Tuesday, April 26, 2011
View through the Windows
Seven days is just way too long to spend in a car, even if you are very fond of your travelling companions.
We left Mazatlan bright and early on Saturday, April 16, and started the long trek once again. This was the 6th time we have made the drive and I'm going to be honest here, it doesn't get any easier! We have established routines and, like most of us, are creatures of habit. We stay at the same puppy friendly motels and regularly stop at the same grocery stores for our dinner provisions. We also often fill up at the same gas stations! That part has become routine; it's just the length of the trip that is so trying. It takes us 6 days to drive to Mazatlan and 7 return to Winnipeg. We take longer on the drive home, perhaps because we are so sad to leave the hot sunny days of Mexico for the much cooler Spring weather in Manitoba!
However, for all my whining and complaining, the drive was fairly uneventful and we had no problems along the way.
The weather was lovely when we left and the fields were filled with new crops.
The flowers at the Best Western in Navajoa were as lovely as ever, and once again, I couldn't resist pulling out the camera.
The scenery was not quite as interesting on the drive north from Navajoa to Nogales and the line up for the border crossing was a bit intimidating.
However, it only took 2 hours to clear and we were entertained during the wait by the dozens of vendors attempting to convince us to make one final purchase before leaving the country. We resisted, especially the cotton candy!
After Navajoa we headed to Albeguerque, more pictures along the way. It's amazing what you can manage through the front windshield of the car. Side windows, I have discovered, are next to impossible - I've deleted a lot of blurs since we've arrived home.
We did make a stop in Texas Canyon, which we refer to as "Boulder Alley". I love the rock formations, especially the one that I swear is a very large, fosilized Inguana.
Hatch, New Mexico is another favourite spot. I would love to buy a string of chilis to bring home, but somehow doubt I could get them across the border. Hatch has billed itself as the Chili Capital of the World and they do deserve the title as there are chilis for sale everywhere.
Things were starting to get a little dull ....
and Abi was apparently getting a little hungry.
We were running out of things to watch from the windows, other than the few other cars on the road so the wind turbines were a welcome addition to the landscape. We see hundreds of these on the drive and I love them.
By the end of day 4, we were anxious to arrive at the hotel in Belleville, Kansas, as the sky was getting very dark and blustery looking to the west, and we all know what happened to Dorothy and Toto.
Abi was happy to arrive as well, as she was obviously still craving dinner.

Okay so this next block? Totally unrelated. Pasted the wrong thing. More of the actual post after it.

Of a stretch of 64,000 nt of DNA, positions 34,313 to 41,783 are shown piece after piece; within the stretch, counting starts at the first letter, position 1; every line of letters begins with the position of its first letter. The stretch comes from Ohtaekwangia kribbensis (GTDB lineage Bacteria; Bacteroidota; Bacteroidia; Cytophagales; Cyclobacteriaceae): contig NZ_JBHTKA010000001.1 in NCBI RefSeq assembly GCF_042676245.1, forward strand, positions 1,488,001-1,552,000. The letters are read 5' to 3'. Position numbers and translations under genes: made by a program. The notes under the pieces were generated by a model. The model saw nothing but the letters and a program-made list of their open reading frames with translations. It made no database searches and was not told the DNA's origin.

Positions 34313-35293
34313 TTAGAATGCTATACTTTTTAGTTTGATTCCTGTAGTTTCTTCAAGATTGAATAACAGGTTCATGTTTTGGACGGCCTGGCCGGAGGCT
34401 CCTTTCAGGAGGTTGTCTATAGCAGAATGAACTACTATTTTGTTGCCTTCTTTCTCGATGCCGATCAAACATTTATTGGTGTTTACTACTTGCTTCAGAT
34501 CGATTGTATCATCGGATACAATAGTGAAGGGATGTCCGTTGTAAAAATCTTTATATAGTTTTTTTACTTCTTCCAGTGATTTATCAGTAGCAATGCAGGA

Kansas really is a pretty state, and it was a pleasure to see green trees again.
However, we were travelling north and as expected, the weather did change and get a bit nasty. Has anyone read the book, 'The Road', by Cormac McCarthy, or seen the movie? I was starting to relate. It was getting cooler, wetter and grayer, and we travelled for miles without seeing anything other than empty fields and so it was a relief to finally see a farm - something different!! No people, but at least it was a hint that there was still someone around. At this point there was some serious discussion regarding turning the car around and heading back south.
By the time we reached northern Nebraska it was colder, wetter, grayer. And then, we saw snow, which did not amuse us in the slightest. The plan was never to see snow, ever again. At least we didn't have to touch it. The change in direction was discussed in more depth.
And then the weather hit. It had poured rain for part of the afternoon as we drew closer to Watertown, South Dakota, our last stop, and we were dreading making the final day's drive with the windshield wipers going full tilt. Instead of rain we awoke to pea soup fog. The discussion re change in directions was becoming quite serious at this point.
It was slow going, but did make for an interesting ride. It's a good thing we've driven this route before, because if not I would have no idea what this part of South Dakota looks like!
After the fog cleared somewhere in North Dakota we were greeted with this not so lovely mess.
The floods through the Dakotas have been dreadful and the highway has been closed more than once. We were lucky and were able to make it across the border at Emerson into Manitoba before being detoured around the town of Morris. We have heard that the highway has since been closed again. I shouldn't use the word lucky here - the damage is devastating and Morris is completely marooned, as are many more towns and villages throughout the province.
However, after a slow drive, we finally arrived home, on Friday afternoon. It was cool and grey, but we were home! And, it was not raining.
The weather has improved somewhat since we arrived on Friday. The last few days have been bright and sunny, the temperature has been hovering near 20C (60F for you southerners!) and I've spotted a few signs of Spring.
As much as I dislike the endless hours spent in the car, and at times envy those who fly home and are here in 4 1/2 hours, the trip does give us time to readjust to our other lives. We have made plans for the summer months in Canada (Mike is on the golf course as I type this) and the time will go quickly. Before we know it, we'll be packing and getting organized once again.
In the meantime, I'm off to rediscover my other hometown, Winnipeg.